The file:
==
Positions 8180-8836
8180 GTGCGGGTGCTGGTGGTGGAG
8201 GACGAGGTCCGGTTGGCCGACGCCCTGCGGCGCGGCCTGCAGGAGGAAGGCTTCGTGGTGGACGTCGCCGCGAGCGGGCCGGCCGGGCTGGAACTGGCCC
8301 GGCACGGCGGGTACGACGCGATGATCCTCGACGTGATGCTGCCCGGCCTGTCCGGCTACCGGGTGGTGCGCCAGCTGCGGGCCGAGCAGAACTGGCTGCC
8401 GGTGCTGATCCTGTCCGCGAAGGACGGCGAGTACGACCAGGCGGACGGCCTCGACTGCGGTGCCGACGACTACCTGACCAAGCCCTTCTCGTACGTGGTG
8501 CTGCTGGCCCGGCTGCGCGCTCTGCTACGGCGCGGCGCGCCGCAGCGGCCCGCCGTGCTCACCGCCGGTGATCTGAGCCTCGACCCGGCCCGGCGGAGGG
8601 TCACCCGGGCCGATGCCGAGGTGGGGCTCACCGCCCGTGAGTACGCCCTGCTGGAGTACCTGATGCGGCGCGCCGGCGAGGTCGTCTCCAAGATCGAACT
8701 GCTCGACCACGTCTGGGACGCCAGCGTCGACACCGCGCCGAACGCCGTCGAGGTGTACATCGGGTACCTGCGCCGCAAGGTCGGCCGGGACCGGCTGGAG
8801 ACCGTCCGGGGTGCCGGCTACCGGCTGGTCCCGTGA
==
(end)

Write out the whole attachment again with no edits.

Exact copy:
Positions 8180-8836
8180 GTGCGGGTGCTGGTGGTGGAG
8201 GACGAGGTCCGGTTGGCCGACGCCCTGCGGCGCGGCCTGCAGGAGGAAGGCTTCGTGGTGGACGTCGCCGCGAGCGGGCCGGCCGGGCTGGAACTGGCCC
8301 GGCACGGCGGGTACGACGCGATGATCCTCGACGTGATGCTGCCCGGCCTGTCCGGCTACCGGGTGGTGCGCCAGCTGCGGGCCGAGCAGAACTGGCTGCC
8401 GGTGCTGATCCTGTCCGCGAAGGACGGCGAGTACGACCAGGCGGACGGCCTCGACTGCGGTGCCGACGACTACCTGACCAAGCCCTTCTCGTACGTGGTG
8501 CTGCTGGCCCGGCTGCGCGCTCTGCTACGGCGCGGCGCGCCGCAGCGGCCCGCCGTGCTCACCGCCGGTGATCTGAGCCTCGACCCGGCCCGGCGGAGGG
8601 TCACCCGGGCCGATGCCGAGGTGGGGCTCACCGCCCGTGAGTACGCCCTGCTGGAGTACCTGATGCGGCGCGCCGGCGAGGTCGTCTCCAAGATCGAACT
8701 GCTCGACCACGTCTGGGACGCCAGCGTCGACACCGCGCCGAACGCCGTCGAGGTGTACATCGGGTACCTGCGCCGCAAGGTCGGCCGGGACCGGCTGGAG
8801 ACCGTCCGGGGTGCCGGCTACCGGCTGGTCCCGTGA